„Until recently, because of a popular and ingrained perception that sedentary ancient cultures were peaceful, archaeologists have been reluctant to acknowledge that the Anasazi could have been violent. As University of Illinois anthropologist Lawrence Keeley argues in his 1996 book, War Before Civilization, experts have ignored evidence of warfare in preliterate or precontact societies.“

„Many of today’s Pueblo Indians were deeply offended by the allegations, as were a number of Anglo archaeologists and anthropologists who saw the assertions as exaggerated and part of a pattern of condescension toward Native Americans.“

I wonder if archaeologists would want to excuse or deny that the crusaders killed Jews on their journeys to the Holy Lands. How does this title sound: „New Data Suggests Some Antisemitism By Ancient Europeans“? As the New York Times would explain, those were prehistoric times when the Crusades occurred. And besides, the Crusaders may have been illiterate. Should Europeans feel „deeply offended by the allegations“ when history and archeology prove their ancestors were antisemitic?

Sheesh, what are scientists today so afraid of?

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Perkins Memorial

Recently I was at the Perkins Memorial Tower in Bear Mountain Park, which is 1200 miles from the start of the Appalachian Trail in Georgia and 1,305 feet above the Hudson River. The views in all directions are magnificent.

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The person after which the tower and the road leading to it is named, caught my attention. The middle name Walbridge refers to a pioneer family from Bennington, Vermont. After a little research, I discovered that George Walbridge Perkins, Jr is a fourth cousin of my paternal grandfather, having a common ancestry in Henry Walbridge and Anna Safford.

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George Walbridge Perkins Sr, although a controversial businessman and politician, was in charge of a project which motorists in North Jersey can appreciate: the beautifully landscaped Palisades Parkway which leads to the George Washington Bridge.

„In 1900, New York governor Theodore Roosevelt appointed Perkins president of the newly formed Palisades Interstate Park Commission. It had been formed with the aim of stopping the destruction of the Palisades, a line of steep cliffs along the west side of the lower Hudson River in northeast New Jersey and southern New York. Although the Palisades and the Hudson Highlands were admired for their beauty and were featured in paintings of the Hudson River School, they were also viewed as a rich source of traprock (basalt) by quarrymen seeking to provide building material for the growth of nearby Manhattan Island. By the early 1900s development along the lower Hudson River had begun to destroy much of the area’s natural beauty. The Commission was authorized to acquire land between Fort Lee and Piermont, New York; its jurisdiction was extended to Stony Point in 1906.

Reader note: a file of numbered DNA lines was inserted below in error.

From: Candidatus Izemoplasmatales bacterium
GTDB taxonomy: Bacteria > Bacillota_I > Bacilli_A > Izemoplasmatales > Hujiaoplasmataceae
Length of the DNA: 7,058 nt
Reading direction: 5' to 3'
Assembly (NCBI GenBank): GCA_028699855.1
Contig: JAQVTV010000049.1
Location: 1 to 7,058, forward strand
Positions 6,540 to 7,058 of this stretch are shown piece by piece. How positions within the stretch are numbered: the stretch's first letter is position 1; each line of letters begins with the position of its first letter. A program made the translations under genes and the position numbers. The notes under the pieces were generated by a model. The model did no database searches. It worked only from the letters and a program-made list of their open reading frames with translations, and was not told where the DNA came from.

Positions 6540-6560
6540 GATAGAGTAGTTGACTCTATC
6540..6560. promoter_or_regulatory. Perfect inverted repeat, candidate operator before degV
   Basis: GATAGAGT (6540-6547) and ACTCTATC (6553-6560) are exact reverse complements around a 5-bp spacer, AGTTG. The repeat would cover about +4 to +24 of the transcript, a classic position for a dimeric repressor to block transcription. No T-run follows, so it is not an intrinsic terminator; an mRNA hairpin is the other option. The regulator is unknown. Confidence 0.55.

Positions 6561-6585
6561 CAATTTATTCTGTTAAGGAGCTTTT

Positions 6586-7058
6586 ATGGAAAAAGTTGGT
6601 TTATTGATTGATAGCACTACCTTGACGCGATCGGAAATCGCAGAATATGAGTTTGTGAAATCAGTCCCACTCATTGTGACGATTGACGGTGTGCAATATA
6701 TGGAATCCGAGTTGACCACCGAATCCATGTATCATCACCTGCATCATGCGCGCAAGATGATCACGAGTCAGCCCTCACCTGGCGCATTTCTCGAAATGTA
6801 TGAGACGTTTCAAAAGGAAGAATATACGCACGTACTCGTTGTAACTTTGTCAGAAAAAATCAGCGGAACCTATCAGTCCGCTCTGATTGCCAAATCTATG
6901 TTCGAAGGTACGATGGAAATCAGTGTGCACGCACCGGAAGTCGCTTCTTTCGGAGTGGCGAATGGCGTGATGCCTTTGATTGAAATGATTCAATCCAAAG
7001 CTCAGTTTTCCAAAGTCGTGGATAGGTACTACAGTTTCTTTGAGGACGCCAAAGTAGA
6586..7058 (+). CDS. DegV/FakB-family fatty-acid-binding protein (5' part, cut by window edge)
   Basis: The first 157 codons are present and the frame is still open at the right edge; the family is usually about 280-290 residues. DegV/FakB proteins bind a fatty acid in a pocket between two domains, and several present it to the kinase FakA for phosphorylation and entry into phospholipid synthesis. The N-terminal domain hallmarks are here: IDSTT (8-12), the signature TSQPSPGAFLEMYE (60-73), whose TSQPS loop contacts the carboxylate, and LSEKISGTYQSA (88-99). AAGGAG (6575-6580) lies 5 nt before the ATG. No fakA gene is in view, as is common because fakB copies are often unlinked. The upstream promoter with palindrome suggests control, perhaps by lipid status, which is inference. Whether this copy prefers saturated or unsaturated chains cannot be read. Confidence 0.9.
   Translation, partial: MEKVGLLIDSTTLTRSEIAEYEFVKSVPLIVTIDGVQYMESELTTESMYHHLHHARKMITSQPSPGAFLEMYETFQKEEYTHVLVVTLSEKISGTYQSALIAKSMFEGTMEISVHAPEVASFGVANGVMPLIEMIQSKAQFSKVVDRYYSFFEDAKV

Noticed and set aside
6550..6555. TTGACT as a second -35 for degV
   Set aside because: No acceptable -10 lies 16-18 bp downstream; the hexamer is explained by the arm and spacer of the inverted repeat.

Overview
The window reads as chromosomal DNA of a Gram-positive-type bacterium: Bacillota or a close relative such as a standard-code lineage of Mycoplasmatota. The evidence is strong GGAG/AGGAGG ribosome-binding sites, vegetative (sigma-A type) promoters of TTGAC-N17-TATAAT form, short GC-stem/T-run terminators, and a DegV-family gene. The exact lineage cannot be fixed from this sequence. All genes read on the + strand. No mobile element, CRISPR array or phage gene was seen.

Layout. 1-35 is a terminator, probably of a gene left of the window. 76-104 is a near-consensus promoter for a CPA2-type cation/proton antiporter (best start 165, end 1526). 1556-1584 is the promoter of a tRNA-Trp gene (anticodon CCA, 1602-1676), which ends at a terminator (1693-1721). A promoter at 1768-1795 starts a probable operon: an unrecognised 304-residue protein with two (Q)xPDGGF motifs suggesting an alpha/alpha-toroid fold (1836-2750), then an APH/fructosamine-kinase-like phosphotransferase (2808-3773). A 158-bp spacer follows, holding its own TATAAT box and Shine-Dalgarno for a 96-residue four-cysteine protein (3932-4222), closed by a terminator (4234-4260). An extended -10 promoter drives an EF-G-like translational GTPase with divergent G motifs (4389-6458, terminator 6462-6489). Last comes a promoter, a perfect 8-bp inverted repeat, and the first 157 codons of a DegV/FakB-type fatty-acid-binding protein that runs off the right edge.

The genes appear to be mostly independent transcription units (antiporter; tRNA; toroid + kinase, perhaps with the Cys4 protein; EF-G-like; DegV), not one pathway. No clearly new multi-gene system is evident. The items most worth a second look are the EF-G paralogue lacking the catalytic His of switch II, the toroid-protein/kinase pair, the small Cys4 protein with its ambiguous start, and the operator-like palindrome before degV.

„The Commission was expected to raise the funds needed for the acquisition of land from private sources. Needing at least $125,000, Perkins turned first to J. P. Morgan. Morgan offered to put up the entire sum on the condition that Perkins would become a Morgan partner. Perkins agreed, with the immediate result that quarrying along the Palisades was stopped on December 24, 1900. (Wikipedia)“

He was also responsible for financing the creation of Bear MountainHarriman State Park.

 

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Little Red Schoolhouse

In „The History of Cambridge, Vermont“ on page 61 is an example of a teaching license. It was granted to 22 year old Jane E. Wires, a daughter of the farmer, John Wires. Not only was she qualified to instruct pupils in various subjects, she also sustained a good moral character. WiresJane teacher.jpg

Jane soon married a local Cambridge farmer, Robert C. Holmes, who suddenly died at the age of thirty. After barely a year of marriage she was left a widow with a son, Byron. Jane never remarried. She and her son resided with her brother, Harlow Wires, who took over the homestead and farm on the Seymour River  – actually a small stream – in Pleasant Valley (Cambridge, Vermont). Robert was a nephew of Amanda Holmes, who was married to John Frank Wires, Jane’s much older half-brother.